Tasmanian devil from San Diego Zoo gets rare pacemaker

A Tasmanian devil named Nick was released back into his exhibit at the Conrad Prebys Australian Outback in San Diego earlier this week after he underwent surgery to implant a pacemaker.

It’s the second procedure of its type ever performed on a Tasmanian devil.

In January of this year, during a routine health examination, zoo veterinarians discovered that Nick had an abnormal heart rhythm. An echocardiogram and electrocardiogram (ECG) confirmed the animal had heart disease (cardiac conduction disorder), which was causing his heart to beat very slowly.

Zoo veterinarians consulted with cardiologist Joao Orvalho, DVM —a Diplomate of the American College of Veterinary Internal Medicine, from the University of California, Davis—and determined the best way to improve the quality of Nick’s life was to surgically implant a pacemaker to regulate his heartbeat.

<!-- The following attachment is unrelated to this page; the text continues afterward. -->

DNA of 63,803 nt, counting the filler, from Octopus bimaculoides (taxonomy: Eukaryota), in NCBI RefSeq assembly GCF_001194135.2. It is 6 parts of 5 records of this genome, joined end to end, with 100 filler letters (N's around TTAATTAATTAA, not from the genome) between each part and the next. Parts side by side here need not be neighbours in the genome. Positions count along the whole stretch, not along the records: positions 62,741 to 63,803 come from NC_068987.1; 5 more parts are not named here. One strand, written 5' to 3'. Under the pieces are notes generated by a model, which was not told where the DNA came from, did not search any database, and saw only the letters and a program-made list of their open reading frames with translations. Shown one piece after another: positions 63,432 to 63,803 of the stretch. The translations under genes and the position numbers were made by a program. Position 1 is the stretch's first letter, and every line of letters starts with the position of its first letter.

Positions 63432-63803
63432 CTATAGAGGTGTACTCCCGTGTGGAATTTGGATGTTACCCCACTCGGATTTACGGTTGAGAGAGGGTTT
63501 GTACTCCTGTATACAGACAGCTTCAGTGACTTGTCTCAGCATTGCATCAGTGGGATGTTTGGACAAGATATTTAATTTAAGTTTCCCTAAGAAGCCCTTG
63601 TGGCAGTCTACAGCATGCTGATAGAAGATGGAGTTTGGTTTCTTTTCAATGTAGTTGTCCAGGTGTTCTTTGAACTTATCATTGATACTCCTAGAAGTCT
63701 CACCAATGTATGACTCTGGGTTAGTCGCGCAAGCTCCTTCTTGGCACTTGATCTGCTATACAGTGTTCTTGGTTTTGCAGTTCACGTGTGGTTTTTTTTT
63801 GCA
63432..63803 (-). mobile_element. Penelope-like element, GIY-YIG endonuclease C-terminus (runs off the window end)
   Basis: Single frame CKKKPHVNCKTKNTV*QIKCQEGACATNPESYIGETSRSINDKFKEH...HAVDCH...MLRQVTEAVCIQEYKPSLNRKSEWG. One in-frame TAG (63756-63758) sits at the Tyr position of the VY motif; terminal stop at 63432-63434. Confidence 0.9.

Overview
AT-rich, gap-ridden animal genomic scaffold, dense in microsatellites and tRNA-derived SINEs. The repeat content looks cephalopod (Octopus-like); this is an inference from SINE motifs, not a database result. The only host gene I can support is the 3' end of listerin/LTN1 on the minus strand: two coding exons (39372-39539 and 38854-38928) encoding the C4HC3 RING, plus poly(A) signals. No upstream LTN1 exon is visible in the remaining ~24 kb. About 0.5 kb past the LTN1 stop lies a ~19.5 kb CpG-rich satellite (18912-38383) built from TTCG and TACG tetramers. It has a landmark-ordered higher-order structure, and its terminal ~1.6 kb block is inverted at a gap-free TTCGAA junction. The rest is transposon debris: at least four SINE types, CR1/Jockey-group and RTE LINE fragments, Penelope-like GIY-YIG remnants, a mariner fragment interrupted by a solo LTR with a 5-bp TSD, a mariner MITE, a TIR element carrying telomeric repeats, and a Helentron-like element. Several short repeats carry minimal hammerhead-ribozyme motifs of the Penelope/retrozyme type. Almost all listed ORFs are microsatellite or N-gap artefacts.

On Wednesday, May 11, Cora Singleton, DVM, San Diego Zoo associate veterinarian, and her staff worked collaboratively with veterinary surgeon Fred Pike, DVM, and his staff from Veterinary Specialty Hospital in San Diego, to place a transdiaphragmatic pacemaker (an impulse-generating device in the abdomen, and electrode sutured to the heart) in Nick.

The procedure was successful, with no complications.

Nick was released the same day, and returned home to the Zoo hospital to recuperate.

Photo credit: Photo Taken on May 31, 2016 by Ken Bohn, San Diego Zoo Safari Park.

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Peg Fong is also in recovery from newspapers

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